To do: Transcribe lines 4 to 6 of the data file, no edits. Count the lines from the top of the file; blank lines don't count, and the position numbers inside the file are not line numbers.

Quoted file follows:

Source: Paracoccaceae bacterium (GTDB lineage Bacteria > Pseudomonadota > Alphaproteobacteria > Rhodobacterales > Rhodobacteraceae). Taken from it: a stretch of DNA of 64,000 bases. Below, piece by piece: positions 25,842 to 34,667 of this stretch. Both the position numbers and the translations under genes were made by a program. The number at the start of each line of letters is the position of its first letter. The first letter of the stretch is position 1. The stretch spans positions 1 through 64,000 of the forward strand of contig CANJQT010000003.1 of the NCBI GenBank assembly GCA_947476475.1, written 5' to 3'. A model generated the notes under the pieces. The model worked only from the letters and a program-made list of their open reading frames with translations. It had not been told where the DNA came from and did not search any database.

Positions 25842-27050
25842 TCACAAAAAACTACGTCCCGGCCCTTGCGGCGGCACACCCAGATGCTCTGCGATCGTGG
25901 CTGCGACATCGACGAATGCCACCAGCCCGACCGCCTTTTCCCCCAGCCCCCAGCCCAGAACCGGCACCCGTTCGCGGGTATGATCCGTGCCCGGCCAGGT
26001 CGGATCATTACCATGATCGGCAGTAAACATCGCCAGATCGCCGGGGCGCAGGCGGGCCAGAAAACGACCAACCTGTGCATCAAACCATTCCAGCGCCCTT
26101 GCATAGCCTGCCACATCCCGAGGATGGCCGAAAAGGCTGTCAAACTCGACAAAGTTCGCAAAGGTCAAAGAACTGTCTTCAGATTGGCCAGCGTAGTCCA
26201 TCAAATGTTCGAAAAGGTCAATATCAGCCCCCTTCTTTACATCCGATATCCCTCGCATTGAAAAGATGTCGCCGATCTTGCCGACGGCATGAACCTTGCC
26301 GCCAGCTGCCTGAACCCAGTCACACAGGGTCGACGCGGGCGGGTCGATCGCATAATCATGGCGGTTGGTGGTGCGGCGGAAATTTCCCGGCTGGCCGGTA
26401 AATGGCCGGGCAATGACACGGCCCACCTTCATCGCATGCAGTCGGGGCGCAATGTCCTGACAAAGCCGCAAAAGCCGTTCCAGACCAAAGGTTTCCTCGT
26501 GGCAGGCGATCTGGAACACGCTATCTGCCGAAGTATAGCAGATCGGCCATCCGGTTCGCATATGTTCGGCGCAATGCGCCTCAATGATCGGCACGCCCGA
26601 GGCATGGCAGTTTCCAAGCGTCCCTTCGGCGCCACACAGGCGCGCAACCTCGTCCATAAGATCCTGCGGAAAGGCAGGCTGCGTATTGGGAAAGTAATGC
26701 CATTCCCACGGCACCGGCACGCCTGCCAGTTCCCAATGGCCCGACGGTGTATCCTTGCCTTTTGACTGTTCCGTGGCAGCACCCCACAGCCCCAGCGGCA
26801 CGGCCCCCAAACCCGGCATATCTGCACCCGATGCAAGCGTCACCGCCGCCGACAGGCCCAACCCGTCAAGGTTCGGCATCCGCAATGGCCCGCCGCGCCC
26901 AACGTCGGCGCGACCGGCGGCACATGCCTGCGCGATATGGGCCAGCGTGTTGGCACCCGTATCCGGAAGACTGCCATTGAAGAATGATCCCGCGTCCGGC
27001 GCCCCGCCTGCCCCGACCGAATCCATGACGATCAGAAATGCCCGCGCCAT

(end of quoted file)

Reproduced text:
25901 CTGCGACATCGACGAATGCCACCAGCCCGACCGCCTTTTCCCCCAGCCCCCAGCCCAGAACCGGCACCCGTTCGCGGGTATGATCCGTGCCCGGCCAGGT
26001 CGGATCATTACCATGATCGGCAGTAAACATCGCCAGATCGCCGGGGCGCAGGCGGGCCAGAAAACGACCAACCTGTGCATCAAACCATTCCAGCGCCCTT
26101 GCATAGCCTGCCACATCCCGAGGATGGCCGAAAAGGCTGTCAAACTCGACAAAGTTCGCAAAGGTCAAAGAACTGTCTTCAGATTGGCCAGCGTAGTCCA